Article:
Eagle event helps spirits soar
Bird TLC volunteer Dave Dorsey shows an adult bald eagle during an educational presenation before the bird release.
Sometimes, you’ve just got to let go.
That’s what was going through the mind of Dr. Dan Hull during this year’s Eagle River Nature Center spring auction, where the recent Alaska transplant submitted the winning bid to release a rehabilitated bald eagle back into the wild.
“I had been going through a rough time personally, so when I had the opportunity to release this eagle, I just thought I would be releasing more than just the bird,” Hull said Saturday, June 16, moments after lifting the lid on a large box and sending the bird back into its natural environment.
Hull said the feeling he got from watching the bird return to the wild was overwhelming.
“I could feel my heart beating tachycardic,” he said, using the medical term for a rapid heartbeat.
The bird released by Dr. Hull was found injured near Egegik in March according to Dave Dorsey, a volunteer with Bird TLC, the nonprofit that rehabilitated the eagle.
“It was electrocuted,” Dorsey said. “His upper and lower beak burned, there was blood in its mouth and was kinda loopy, I guess you could say.”
The bird was flown to Anchorage, where Bird TLC staff nursed it back to health until it was ready for Sunday’s release, which took place at the Eagle River Nature Center. Around 100 people packed tightly around Dorsey, as he first gave an educational presentation on bald eagles featuring one of the center’s captive birds as a prelude to the main event. As the eagle spread its wings, cameras flashed and children oohed and ahhed at the bird’s massive 8-foot wing span.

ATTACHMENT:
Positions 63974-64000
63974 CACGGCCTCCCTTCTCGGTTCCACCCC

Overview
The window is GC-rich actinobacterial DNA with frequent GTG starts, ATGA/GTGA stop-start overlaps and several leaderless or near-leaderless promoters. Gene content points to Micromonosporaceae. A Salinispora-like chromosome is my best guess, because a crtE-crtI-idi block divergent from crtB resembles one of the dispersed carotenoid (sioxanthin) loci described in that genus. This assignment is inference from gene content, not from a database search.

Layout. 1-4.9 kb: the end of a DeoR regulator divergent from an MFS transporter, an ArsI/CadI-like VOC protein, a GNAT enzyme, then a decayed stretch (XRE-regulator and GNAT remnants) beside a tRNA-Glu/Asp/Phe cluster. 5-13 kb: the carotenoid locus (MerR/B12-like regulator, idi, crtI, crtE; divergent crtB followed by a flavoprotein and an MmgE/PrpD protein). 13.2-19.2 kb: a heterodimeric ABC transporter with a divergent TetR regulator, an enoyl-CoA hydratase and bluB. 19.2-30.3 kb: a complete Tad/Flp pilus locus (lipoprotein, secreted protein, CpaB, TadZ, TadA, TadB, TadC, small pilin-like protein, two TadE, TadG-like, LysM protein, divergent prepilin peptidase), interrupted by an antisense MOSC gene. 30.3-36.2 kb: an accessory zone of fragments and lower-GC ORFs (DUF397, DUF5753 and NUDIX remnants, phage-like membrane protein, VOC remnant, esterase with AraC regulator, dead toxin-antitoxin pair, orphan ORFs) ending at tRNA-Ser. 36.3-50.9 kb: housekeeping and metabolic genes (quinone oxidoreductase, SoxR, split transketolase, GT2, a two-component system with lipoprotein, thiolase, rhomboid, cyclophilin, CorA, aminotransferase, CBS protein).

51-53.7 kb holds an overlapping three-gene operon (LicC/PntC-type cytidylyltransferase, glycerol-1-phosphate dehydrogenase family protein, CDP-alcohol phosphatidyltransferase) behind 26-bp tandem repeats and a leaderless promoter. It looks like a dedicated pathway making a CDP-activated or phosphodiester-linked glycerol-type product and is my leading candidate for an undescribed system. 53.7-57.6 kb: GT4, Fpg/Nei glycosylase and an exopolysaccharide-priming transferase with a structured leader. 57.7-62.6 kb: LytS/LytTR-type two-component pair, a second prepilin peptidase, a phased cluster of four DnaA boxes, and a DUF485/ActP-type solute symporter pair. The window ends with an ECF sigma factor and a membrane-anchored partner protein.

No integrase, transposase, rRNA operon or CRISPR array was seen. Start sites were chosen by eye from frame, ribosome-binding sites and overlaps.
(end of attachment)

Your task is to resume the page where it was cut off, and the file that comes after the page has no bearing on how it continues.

During his presentation, Dorsey told the crowd that Alaska is a special place for our national bird.
“There’s an estimated 145,000 bald eagles in North America, and 50 percent of that population is in Alaska,” Dosey said.
The center takes in about 30 injured birds of prey each year, Dorsey said. He said anyone who sees an injured raptor (eagles, hawks, owls) should call the Alaska Department of Fish and Game or Fish and Wildlife troopers. Large, injured raptors should not be handled, he said. However, the center also takes in smaller birds, which can be put in a shoebox and brought to the center, which is located at C Street and 64th Ave. in Anchorage.
“We take in all birds from little chickadees all the way to bald eagles, as long as they’re native to Alaska or they migrate through Alaska,” he said.
Following Dorsey’s talk, volunteers with Bird TLC brought out a special release box containing the star of the show.
After Dr. Hull raised the eagle’s roof, the bird immediately flew away from the crowd, then stopped to perch on a nearby tree — giving the appreciative crowd plenty of time to snap pictures.
Kelly Meola, on vacation from Pittsburgh, said getting to see the birds up close was a highlight of her trip to Alaska.
“It was breathtaking,” she said. “This is the kind of stuff I live for.”
No one was more thrilled than Dr. Hull, who said the event did indeed prove to be an emotional release.
“The way he was looking around and realizing he was out in the wild now and was free, it just felt really good,” he said.
Contact Matt Tunseth at firstname.lastname@example.org